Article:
On last year’s winter solstice, Stephen Turner tweeted:

Let’s check that. In 2010, according to timeanddate.com (and similar sites), the longest and shortest days are:

Date | Sunrise | Sunset | Length |
---|---|---|---|

2010-06-21 | 04:38 | 21:25 | 16:46:24 |

2010-12-21 | 08:06 | 15:49 | 07:42:25 |

which add up to 24:28:49. The first question is, can I trust these tables? Short of hanging around with a coelostat in midwinter, hoping for the (rather unlikely in Cambridge) event of a cloudless sunrise, the best I can do is to check them out with some ephemeris software. I picked the Python module `ephem`

, which is a wrapper around the numerical routines from the `xephem`

package.

>>> from ephem import * >>> cambridge = Observer() >>> cambridge.lat = degrees('52:12:29') >>> cambridge.long = degrees('00:07:21') >>> sun = Sun() >>> cambridge.next_rising(sun, start='2010/06/21') 2010/6/21 03:37:36 >>> cambridge.next_setting(sun, start='2010/06/21') 2010/6/21 20:24:56 >>> cambridge.next_rising(sun, start='2010/12/21') 2010/12/21 08:05:51 >>> cambridge.next_setting(sun, start='2010/12/21') 2010/12/21 15:49:13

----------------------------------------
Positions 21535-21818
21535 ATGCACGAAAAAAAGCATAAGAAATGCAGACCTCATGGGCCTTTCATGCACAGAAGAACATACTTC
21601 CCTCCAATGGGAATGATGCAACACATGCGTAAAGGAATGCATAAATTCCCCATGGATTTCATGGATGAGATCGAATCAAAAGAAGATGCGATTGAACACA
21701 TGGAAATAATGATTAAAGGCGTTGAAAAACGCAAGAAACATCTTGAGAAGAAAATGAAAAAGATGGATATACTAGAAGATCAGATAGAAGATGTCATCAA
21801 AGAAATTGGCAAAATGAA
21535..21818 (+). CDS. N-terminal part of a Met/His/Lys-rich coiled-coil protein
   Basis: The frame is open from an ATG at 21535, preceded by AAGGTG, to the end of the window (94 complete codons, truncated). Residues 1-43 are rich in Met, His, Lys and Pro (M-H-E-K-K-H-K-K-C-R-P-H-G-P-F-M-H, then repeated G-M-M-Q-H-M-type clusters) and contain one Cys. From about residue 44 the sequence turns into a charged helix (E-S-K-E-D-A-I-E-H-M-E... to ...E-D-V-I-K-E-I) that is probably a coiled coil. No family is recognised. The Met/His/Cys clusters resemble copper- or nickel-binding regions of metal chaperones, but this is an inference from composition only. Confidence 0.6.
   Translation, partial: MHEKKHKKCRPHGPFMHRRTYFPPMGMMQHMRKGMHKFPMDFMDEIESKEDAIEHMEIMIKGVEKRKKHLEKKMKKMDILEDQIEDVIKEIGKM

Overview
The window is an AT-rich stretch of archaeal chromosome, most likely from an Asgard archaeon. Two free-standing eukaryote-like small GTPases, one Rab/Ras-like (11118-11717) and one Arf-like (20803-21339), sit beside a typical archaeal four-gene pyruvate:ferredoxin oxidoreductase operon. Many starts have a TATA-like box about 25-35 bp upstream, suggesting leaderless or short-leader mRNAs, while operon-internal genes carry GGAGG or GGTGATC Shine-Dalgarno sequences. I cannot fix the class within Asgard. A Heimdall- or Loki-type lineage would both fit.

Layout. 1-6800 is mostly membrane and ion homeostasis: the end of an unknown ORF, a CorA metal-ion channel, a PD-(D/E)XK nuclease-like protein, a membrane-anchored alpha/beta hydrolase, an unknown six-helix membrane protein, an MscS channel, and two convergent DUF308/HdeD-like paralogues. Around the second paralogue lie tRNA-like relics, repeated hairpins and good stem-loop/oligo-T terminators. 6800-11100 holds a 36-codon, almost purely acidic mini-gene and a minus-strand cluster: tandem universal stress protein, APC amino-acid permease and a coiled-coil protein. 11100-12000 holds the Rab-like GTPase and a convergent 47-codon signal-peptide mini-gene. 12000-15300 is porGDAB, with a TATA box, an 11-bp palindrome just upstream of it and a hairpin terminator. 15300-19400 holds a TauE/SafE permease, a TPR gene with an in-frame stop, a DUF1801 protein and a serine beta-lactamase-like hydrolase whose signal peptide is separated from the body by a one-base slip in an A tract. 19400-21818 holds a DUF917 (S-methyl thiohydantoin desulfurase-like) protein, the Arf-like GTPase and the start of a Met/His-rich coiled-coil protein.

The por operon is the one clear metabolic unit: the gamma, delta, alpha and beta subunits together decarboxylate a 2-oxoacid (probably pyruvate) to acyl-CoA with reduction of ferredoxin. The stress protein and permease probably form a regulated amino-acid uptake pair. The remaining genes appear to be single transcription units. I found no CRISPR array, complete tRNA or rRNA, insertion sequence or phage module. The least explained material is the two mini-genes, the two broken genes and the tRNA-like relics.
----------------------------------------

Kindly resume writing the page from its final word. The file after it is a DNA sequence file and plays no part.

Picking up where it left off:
That looks close enough. The summer rise and set times differ by an hour between `ephem`

and timeanddate.com because the former always reports times in UTC, while the latter uses local time (UTC+1 in summer).

✴

You might well ask, why is this a puzzle at all? Why should the daylight on the longest and shortest days add up to 24 hours? Let’s start with the observation that sunrise and sunset move by less than a second per day at the solstices, so for a day `d` near the solstices, the length of the day plus night is within a second or so of 24 hours:

day(Cambridge, `d`) + night(Cambridge, `d`) ~ 24 hours